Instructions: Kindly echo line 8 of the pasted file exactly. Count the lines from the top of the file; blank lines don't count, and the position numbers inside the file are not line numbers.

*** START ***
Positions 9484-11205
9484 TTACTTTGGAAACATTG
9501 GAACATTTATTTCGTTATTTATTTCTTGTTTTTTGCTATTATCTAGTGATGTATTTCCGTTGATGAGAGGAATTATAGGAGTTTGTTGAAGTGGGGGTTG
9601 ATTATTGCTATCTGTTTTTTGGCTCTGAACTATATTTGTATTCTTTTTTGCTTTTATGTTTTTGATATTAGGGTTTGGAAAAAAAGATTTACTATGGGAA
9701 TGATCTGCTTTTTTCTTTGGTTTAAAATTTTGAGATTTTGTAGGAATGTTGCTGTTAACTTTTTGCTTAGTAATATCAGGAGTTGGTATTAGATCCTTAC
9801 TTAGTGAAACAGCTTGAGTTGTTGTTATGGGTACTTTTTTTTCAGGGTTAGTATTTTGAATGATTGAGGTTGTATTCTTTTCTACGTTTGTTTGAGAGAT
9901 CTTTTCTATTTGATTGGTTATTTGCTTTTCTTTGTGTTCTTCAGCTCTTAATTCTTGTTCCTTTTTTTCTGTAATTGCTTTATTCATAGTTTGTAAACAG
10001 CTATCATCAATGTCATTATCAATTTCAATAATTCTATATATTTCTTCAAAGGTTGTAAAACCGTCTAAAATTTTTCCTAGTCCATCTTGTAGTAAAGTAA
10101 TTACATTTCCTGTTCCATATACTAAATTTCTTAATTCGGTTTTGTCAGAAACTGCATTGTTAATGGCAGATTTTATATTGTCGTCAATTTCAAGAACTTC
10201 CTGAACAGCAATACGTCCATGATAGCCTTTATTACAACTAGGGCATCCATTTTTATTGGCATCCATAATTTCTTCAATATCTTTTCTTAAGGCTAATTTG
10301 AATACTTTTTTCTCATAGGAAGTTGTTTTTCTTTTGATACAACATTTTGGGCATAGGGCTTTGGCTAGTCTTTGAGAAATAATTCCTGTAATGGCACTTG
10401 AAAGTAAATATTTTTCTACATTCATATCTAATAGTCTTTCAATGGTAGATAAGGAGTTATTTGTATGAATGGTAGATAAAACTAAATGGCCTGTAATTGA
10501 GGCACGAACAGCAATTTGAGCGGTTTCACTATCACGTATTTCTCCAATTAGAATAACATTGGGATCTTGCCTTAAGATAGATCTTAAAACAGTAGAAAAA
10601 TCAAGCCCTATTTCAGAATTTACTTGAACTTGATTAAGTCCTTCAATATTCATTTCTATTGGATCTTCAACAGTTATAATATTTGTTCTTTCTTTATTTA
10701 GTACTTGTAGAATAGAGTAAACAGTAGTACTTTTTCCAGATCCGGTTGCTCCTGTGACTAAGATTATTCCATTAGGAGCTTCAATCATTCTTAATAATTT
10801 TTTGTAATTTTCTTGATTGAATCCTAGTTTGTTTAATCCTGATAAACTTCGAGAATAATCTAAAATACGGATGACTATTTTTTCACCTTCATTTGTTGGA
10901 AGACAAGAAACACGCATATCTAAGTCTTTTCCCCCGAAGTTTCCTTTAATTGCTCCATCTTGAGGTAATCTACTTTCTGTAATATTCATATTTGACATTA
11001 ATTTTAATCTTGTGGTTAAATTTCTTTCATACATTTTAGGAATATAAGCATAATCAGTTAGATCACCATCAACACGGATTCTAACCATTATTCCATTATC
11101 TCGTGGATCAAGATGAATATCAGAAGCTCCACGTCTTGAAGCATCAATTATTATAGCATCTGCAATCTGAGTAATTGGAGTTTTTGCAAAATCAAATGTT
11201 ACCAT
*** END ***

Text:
10001 CTATCATCAATGTCATTATCAATTTCAATAATTCTATATATTTCTTCAAAGGTTGTAAAACCGTCTAAAATTTTTCCTAGTCCATCTTGTAGTAAAGTAA